The BOC meeting tomorrow is going to be special. Not because we’re forecasting a major change in policy, but because it’s the first to be presided over by the new Governor Tiff Macklem.
Analysts are going to be keen to interpret his new style to see if there are any changes in the bank’s outlook under new leadership.
Taking on a new job in the middle of a pandemic is an extra challenging proposition. And it’s not unusual for a new central bank governor to be unaccustomed to expressing views in a way that doesn’t unnecessarily rile up the markets.
At the moment, expectations are for the BOC to stay the course at this meeting. Therefore, any volatility we might see will likely come from Governor Macklem’s commentary.
What We Are Looking For
The consensus is unanimous that the BOC will keep rates at the record low of 0.25% for the third time. We can also expect it to maintain the asset purchases rate.
Expectations are also for the statement to recommit to maintaining stimulus “if needed” in order to get inflation back to the target range of 1-3%.
Where we might see some change that could affect the exchange rate is if the BOC gives a more positive outlook on the economic situation.
Last week, we had GDP figures that, despite showing a massive drop, were better than anticipated. Restrictions on movement are decreasing, and the number of COVID cases continues to fall.
Some analysts are even projecting positive GDP numbers by May.
Double the Trouble
Canada was hit by a one-two punch in March. The number of COVID cases started to increase leading to lockdowns and border closures with their largest trading partner. And Canada’s most important export dropped dramatically in price.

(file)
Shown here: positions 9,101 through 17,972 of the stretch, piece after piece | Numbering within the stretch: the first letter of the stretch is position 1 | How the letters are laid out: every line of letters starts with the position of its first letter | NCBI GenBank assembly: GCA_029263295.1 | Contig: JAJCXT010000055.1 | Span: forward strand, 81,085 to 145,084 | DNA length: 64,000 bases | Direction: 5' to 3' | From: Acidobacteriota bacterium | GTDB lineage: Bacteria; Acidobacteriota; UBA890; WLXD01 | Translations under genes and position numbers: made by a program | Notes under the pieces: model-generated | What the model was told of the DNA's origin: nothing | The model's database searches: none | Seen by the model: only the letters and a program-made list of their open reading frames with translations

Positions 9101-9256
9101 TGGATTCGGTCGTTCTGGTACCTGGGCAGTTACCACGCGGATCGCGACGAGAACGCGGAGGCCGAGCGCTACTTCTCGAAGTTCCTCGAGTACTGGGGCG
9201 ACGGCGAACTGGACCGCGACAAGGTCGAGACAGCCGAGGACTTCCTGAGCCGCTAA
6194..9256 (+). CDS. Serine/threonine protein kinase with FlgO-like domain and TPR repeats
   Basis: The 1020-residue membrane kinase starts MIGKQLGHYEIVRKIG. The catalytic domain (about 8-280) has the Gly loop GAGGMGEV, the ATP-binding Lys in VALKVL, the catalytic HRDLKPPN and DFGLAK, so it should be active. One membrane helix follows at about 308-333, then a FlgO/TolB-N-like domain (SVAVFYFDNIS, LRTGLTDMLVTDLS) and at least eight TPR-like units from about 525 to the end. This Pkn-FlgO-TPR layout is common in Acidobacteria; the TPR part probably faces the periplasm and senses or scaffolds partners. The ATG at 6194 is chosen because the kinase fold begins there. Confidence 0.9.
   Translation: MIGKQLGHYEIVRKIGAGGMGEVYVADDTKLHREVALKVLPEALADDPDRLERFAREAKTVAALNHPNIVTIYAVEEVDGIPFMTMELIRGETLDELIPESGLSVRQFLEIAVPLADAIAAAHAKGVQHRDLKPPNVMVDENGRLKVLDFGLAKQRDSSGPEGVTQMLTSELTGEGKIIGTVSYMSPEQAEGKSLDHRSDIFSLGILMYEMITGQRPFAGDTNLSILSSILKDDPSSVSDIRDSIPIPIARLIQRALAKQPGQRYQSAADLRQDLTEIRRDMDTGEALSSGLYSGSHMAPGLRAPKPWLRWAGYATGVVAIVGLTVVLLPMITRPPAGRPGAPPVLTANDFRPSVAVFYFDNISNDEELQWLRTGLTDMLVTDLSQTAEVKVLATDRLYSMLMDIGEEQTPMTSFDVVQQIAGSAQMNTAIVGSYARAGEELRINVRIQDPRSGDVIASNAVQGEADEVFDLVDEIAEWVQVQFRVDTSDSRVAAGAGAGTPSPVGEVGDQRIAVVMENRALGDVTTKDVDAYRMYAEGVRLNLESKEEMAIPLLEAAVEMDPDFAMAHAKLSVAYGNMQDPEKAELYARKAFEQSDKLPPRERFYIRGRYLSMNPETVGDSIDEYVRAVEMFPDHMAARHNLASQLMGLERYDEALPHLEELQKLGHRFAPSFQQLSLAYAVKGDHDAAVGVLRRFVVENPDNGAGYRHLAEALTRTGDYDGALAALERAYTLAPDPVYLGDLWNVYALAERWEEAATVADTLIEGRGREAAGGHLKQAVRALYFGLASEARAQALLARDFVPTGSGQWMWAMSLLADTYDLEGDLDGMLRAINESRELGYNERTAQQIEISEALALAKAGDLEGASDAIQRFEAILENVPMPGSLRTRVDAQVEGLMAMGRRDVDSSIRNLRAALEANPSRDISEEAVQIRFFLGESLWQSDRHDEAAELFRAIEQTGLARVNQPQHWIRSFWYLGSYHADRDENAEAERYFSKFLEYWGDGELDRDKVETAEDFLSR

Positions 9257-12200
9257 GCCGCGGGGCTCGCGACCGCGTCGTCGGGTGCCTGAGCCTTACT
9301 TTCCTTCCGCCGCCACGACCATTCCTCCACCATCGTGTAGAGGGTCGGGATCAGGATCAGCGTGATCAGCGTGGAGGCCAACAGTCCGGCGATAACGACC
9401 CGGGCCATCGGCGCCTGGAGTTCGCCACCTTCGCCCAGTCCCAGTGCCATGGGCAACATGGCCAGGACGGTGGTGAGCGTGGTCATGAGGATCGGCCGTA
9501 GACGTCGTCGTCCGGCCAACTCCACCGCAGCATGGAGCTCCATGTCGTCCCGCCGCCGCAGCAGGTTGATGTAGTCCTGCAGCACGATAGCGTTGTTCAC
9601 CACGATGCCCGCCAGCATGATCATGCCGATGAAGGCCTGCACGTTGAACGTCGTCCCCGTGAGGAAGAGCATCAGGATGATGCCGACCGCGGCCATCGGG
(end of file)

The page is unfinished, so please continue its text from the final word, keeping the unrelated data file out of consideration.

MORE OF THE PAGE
Evidently, crude prices have not returned to previous levels. And, already once again there are rumblings of discontent among OPEC+ members about the production quotas. However, prices have improved significantly.
A large portion of the recent strength in the CAD can be attributed to higher crude prices. That coupled with a return to risk appetite as investors try to get in ahead of the expected recovery.
Dealers appear to be more concerned with where the currency will be in the medium term than immediate policy tweaks. There is a rather strong consensus that the BOC likely won’t change policy until the underlying macroeconomic data shows an improvement. And that calls into question what will happen to inflation.
Some analysts point to the slow improvement in demand as anti-COVID measures lift. This suggests that there will be a slow recovery and inflation will remain low.
In that scenario, the CAD is likely to remain under pressure compared to peers until well into 2021.
Others point to low inflation being attributable to lower prices in crude. Combine the recovery in costs for transportation and energy with massive amounts of stimulus spending, it’s a classic recipe for inflation.
So, any comment on the medium-to-long-term outlook in terms of inflation from the BOC is likely to get extra attention. In fact, it might be the catalyst to move the markets.